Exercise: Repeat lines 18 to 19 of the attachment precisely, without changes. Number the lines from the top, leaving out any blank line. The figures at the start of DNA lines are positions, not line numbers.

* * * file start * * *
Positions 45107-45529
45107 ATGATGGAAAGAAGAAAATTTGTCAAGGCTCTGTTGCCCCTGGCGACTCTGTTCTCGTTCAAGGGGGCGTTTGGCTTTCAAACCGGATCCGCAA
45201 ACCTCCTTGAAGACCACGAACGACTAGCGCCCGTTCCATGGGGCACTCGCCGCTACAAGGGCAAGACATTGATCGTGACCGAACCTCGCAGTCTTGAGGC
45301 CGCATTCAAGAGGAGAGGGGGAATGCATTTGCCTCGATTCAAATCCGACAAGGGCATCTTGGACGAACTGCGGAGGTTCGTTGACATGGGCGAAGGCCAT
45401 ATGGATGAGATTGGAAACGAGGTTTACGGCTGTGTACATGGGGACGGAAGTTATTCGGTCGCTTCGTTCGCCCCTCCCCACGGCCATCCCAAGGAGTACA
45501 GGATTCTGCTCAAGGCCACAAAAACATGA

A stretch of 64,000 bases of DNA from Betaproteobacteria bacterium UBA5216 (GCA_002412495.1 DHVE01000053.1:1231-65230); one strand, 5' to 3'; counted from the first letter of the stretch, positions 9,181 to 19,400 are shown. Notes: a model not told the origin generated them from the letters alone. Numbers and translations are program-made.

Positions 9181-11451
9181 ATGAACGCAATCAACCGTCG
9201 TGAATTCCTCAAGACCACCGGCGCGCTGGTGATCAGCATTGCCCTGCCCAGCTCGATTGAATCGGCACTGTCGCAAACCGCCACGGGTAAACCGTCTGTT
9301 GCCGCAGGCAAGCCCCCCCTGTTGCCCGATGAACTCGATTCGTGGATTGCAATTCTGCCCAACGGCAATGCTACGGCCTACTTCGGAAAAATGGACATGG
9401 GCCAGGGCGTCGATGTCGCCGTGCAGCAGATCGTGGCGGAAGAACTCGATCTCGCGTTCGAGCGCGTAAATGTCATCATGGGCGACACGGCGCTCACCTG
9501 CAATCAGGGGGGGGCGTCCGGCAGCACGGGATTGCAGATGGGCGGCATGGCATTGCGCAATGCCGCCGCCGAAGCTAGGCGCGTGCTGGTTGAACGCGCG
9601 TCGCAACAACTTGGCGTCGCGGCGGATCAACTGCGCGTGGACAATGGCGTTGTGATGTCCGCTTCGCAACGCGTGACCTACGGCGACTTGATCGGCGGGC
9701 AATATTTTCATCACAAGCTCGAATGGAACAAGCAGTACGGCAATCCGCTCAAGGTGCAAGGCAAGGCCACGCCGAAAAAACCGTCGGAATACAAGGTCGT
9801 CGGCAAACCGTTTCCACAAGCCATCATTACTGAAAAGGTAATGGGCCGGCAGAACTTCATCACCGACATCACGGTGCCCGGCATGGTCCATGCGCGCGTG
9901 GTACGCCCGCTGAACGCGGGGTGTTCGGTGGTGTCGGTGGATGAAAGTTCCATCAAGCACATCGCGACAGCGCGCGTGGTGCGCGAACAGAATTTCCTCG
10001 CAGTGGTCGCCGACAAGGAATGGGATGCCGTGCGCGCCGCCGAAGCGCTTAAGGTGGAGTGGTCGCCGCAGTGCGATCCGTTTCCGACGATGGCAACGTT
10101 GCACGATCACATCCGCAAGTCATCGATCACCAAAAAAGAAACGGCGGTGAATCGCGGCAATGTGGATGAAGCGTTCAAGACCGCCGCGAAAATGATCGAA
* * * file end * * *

10001 CAGTGGTCGCCGACAAGGAATGGGATGCCGTGCGCGCCGCCGAAGCGCTTAAGGTGGAGTGGTCGCCGCAGTGCGATCCGTTTCCGACGATGGCAACGTT
10101 GCACGATCACATCCGCAAGTCATCGATCACCAAAAAAGAAACGGCGGTGAATCGCGGCAATGTGGATGAAGCGTTCAAGACCGCCGCGAAAATGATCGAA